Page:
Barbra Streisand had never been in a film before Wyler's Funny Girl. She did not have a clue and both she and Wyler knew it. But she was as much of a perfectionist as he was. She won a Best Actress Oscar for the first time that she had ever stepped in front of a camera.
Known as '40 Takes Wyler', he was, quite simply, a perfectionist. Laurence Olivier, who in the 1930s did not see the value of film at all, was outraged when Wyler told him to do the same thing more than 20 times. Olivier, one of the titans of the stage, asked 'why?' Wyler calmly replied: 'Because what he was doing was wrong.'
Wyler was right and the film, Wuthering Heights, helped make Olivier a movie star. I can still remember the first time I saw it and him as I sat with my late mother, a vintage movie fanatic, watching it on afternoon television all those decades ago.
Wyler taught Bette Davis how to be an actress on screen because, as he explained to her, she simply did not know how. Later in life, she admitted that he had been right.
He told his cameraman to pretend to turn off the camera after the walk-on-actress and dancer Audrey Hepburn had finished her audition. He had also instructed him to tell her jokes.
She responded and Wyler gave her the job. He told her to be the woman in that 'audition' and then he used the footage as a trailer for the film and made her a household name. Gregory Peck saw the footage and insisted that she be co-billed with him. Wyler agreed and she won the Academy Award for Best Actress in her first lead role. The film was Roman Holiday. There are a lot of stories like that about Wyler.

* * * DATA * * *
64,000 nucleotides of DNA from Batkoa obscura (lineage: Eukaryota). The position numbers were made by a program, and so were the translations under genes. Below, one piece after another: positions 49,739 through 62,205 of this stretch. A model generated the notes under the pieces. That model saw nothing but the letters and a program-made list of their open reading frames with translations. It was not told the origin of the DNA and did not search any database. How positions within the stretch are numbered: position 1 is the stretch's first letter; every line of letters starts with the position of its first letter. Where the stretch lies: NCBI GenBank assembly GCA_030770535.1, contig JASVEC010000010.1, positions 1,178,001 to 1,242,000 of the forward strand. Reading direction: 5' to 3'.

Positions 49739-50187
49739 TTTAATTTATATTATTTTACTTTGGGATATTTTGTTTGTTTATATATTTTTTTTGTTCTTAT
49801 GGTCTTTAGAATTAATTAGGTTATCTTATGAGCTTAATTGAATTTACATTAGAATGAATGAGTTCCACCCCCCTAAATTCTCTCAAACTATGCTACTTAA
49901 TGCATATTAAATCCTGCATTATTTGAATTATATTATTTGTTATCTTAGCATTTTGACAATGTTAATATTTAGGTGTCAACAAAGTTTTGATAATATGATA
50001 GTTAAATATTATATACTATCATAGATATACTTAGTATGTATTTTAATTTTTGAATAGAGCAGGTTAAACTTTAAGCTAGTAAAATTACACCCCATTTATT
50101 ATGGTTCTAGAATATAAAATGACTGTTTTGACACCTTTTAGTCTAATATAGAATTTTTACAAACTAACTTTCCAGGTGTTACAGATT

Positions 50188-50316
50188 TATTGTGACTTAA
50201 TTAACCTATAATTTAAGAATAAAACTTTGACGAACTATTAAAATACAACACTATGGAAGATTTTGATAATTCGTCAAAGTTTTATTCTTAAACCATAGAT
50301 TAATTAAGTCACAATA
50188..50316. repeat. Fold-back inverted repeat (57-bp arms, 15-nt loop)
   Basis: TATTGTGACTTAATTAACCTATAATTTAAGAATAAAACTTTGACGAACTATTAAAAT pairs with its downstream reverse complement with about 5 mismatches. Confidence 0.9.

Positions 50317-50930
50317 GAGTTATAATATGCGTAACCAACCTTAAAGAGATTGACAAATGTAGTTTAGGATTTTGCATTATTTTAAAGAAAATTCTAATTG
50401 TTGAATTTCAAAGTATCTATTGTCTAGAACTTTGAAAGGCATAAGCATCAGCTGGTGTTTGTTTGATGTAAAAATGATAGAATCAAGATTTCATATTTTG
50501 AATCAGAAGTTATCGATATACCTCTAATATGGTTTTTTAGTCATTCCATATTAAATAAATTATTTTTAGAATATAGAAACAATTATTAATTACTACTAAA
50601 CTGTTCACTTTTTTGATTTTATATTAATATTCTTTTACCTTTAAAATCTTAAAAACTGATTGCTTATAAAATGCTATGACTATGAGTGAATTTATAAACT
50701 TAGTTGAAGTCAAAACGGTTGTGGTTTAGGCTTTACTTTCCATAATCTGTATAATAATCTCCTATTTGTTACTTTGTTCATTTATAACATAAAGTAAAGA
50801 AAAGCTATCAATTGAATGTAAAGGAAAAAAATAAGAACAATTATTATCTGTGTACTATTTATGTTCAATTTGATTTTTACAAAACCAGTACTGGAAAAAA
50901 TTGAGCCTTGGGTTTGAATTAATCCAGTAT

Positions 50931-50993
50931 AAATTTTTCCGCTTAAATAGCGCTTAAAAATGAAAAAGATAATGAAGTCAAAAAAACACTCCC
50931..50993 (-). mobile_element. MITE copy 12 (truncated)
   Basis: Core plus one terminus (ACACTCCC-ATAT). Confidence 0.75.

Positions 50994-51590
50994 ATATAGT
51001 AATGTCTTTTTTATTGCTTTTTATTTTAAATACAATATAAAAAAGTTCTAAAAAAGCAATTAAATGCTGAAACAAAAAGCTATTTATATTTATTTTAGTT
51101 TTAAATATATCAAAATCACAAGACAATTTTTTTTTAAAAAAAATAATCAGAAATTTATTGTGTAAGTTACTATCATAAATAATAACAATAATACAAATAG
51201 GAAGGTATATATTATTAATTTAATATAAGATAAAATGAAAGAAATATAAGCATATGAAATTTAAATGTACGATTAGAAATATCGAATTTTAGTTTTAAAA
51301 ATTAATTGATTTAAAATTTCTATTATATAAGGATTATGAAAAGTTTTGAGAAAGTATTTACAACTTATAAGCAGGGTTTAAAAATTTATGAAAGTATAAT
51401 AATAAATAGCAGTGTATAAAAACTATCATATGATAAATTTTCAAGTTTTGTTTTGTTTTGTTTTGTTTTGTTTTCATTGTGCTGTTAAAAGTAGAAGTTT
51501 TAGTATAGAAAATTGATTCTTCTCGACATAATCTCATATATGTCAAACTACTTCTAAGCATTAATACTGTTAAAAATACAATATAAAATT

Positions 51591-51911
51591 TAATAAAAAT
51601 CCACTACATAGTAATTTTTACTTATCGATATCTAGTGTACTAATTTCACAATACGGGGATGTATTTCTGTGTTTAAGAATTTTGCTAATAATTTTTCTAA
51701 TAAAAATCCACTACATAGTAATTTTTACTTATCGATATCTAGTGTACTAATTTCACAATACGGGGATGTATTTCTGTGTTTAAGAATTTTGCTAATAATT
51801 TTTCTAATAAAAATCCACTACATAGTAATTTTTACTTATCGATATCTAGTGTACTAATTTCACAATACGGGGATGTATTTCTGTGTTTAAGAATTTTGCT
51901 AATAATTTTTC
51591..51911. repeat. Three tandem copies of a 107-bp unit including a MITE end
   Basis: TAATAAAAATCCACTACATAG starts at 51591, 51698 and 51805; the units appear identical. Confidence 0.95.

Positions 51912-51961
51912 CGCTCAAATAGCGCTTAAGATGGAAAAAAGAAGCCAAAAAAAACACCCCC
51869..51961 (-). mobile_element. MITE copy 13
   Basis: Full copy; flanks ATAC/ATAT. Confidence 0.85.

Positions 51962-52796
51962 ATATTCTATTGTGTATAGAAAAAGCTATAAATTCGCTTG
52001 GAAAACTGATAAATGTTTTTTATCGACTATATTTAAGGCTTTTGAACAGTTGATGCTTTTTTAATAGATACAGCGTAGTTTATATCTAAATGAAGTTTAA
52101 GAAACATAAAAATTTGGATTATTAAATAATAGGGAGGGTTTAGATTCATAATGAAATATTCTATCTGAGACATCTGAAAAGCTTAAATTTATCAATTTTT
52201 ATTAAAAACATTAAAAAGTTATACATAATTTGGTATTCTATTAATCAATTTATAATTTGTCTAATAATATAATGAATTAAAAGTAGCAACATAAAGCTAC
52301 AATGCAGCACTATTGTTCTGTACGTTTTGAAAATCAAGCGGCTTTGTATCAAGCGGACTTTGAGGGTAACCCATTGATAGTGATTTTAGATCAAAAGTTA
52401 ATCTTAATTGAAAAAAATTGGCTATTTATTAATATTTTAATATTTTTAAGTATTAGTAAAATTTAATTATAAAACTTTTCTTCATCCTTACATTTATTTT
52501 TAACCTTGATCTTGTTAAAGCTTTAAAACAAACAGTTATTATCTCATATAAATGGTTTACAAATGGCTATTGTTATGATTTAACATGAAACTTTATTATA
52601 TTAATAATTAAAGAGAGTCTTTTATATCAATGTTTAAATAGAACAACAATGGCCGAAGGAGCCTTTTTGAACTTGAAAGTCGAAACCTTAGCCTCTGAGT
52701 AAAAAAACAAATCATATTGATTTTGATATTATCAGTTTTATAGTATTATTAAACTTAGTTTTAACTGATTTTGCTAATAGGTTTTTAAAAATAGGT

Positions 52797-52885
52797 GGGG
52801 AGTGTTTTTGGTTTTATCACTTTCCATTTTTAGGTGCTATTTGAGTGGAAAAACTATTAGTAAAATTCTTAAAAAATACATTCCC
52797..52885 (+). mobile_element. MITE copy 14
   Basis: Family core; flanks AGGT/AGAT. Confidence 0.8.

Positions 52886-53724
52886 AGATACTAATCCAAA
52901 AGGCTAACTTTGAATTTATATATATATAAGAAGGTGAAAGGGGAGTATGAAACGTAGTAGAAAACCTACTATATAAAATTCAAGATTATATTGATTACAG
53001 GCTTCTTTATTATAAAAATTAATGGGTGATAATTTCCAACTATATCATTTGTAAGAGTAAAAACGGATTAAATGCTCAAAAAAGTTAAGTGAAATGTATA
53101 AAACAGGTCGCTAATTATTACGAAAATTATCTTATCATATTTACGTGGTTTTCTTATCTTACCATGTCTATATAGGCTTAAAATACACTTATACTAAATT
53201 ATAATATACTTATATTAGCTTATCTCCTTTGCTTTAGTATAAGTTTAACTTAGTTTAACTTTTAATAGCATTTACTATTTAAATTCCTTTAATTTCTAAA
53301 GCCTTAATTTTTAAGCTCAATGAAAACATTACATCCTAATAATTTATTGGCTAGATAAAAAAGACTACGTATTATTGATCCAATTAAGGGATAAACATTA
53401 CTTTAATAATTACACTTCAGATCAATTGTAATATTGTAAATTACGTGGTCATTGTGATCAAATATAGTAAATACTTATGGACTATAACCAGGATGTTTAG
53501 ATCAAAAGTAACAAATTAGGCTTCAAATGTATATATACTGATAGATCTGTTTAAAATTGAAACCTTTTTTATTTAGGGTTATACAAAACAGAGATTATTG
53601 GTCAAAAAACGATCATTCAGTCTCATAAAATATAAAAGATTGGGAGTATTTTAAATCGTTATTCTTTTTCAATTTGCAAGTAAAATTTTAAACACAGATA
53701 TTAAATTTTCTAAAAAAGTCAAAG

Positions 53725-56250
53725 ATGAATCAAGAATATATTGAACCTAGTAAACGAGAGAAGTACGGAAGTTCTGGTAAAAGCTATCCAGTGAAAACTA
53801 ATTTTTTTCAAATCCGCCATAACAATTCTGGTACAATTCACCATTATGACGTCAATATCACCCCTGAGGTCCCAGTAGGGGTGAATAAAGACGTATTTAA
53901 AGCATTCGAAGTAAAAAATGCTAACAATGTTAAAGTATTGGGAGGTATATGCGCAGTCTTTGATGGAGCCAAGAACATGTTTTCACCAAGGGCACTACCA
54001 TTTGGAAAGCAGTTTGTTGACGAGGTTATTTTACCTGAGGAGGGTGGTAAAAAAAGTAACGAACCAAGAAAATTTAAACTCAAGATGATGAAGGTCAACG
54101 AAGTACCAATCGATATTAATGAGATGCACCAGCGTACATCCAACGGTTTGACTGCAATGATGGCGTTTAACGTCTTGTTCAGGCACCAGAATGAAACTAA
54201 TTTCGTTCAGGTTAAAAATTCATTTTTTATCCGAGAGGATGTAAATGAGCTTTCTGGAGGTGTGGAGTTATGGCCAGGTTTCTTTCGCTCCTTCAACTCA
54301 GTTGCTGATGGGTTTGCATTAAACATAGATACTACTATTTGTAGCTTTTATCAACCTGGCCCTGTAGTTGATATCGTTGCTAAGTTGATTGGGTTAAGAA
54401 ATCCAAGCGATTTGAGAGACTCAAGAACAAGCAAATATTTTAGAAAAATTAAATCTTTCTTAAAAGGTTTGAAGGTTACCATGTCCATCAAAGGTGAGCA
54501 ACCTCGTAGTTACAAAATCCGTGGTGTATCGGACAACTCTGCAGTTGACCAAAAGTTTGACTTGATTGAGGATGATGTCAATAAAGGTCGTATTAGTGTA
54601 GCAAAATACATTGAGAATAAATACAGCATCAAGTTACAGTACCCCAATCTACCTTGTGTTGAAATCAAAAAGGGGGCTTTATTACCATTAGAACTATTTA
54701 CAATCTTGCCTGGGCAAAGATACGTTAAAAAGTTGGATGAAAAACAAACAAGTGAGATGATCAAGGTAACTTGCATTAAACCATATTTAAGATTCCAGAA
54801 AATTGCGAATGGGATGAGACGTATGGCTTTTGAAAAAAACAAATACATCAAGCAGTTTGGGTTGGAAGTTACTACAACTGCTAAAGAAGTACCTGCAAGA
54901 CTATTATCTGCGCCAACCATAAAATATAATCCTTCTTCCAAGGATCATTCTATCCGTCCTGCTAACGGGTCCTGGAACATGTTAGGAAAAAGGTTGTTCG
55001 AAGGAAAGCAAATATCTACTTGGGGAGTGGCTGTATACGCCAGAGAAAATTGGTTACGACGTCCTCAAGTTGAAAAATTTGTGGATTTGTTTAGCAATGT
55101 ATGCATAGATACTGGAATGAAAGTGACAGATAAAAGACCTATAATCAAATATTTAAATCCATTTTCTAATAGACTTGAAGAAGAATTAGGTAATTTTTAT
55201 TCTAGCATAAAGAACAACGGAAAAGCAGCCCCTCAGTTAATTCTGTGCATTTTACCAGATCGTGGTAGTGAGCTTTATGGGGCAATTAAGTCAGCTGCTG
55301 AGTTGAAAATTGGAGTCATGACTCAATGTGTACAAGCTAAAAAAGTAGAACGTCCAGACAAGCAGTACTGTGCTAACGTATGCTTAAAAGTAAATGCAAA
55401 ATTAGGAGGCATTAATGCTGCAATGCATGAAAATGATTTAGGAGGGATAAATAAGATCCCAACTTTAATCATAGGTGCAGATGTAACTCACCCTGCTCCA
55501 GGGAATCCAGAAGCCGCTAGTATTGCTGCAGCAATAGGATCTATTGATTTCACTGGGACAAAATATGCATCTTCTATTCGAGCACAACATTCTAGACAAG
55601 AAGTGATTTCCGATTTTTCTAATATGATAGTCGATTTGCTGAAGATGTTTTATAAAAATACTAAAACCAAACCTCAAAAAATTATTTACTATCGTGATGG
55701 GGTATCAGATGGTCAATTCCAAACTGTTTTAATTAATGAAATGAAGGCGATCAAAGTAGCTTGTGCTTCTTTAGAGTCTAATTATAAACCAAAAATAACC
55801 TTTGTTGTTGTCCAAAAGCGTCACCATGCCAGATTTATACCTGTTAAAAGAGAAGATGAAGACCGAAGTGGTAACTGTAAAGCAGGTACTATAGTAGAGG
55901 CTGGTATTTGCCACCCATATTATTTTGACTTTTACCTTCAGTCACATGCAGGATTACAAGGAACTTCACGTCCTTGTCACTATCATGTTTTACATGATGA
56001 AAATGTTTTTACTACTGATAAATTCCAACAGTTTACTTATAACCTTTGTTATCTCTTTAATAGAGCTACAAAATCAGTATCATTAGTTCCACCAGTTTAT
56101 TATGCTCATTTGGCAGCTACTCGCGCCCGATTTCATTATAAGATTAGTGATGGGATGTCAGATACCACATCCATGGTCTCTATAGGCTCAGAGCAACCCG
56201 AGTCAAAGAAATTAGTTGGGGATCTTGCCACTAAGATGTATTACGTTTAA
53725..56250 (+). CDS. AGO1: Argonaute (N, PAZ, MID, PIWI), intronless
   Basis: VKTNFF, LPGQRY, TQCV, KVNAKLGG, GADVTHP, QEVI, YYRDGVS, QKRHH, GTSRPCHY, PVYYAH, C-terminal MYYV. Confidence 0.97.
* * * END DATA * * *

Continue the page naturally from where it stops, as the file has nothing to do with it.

He literally saved Hollywood at the end of the 1950s and one of its titans, MGM, with his remake of that old silent movie warhorse Ben Hur. Wyler, who shot on location in Rome, insisted that Stephen Boyd, the fine Irish actor who played the second lead, wear brown contact lenses because his steely director's perfectionism made him irritated with all those blue eyes in Judea; he insisted that Charlton Heston actually earn to drive a chariot. His producer dropped dead from the stress before the film was released, but Wyler's work earned the late producer the first posthumous Oscar. The picture's opening shot is the trademark MGM lion. It does not roar. But the picture did. It made millions and created an entire genre. Not until 1998 and Titanic did any film overtake its Oscar haul.
The Best Years Of Our Lives – not as famous as Wyler's other works; not eternal; barely seen now – was the movie that people needed. In it, Wyler – and the great cinematographer, Gregg Toland, who shot Citizen Kane – show small-town America. Not as it was. But as it thought it was and hoped to be.
In this respect, it echoes that other 1946 classic, It's A Wonderful Life. While that film still gets a regular airing, The Best Years Of Our Lives – America deep inside its soul – deserves another look. Especially now.
Bonnie Greer is discussing Wyler and other directors from the 1920s to the 1960s on The Directors series now showing on Sky Arts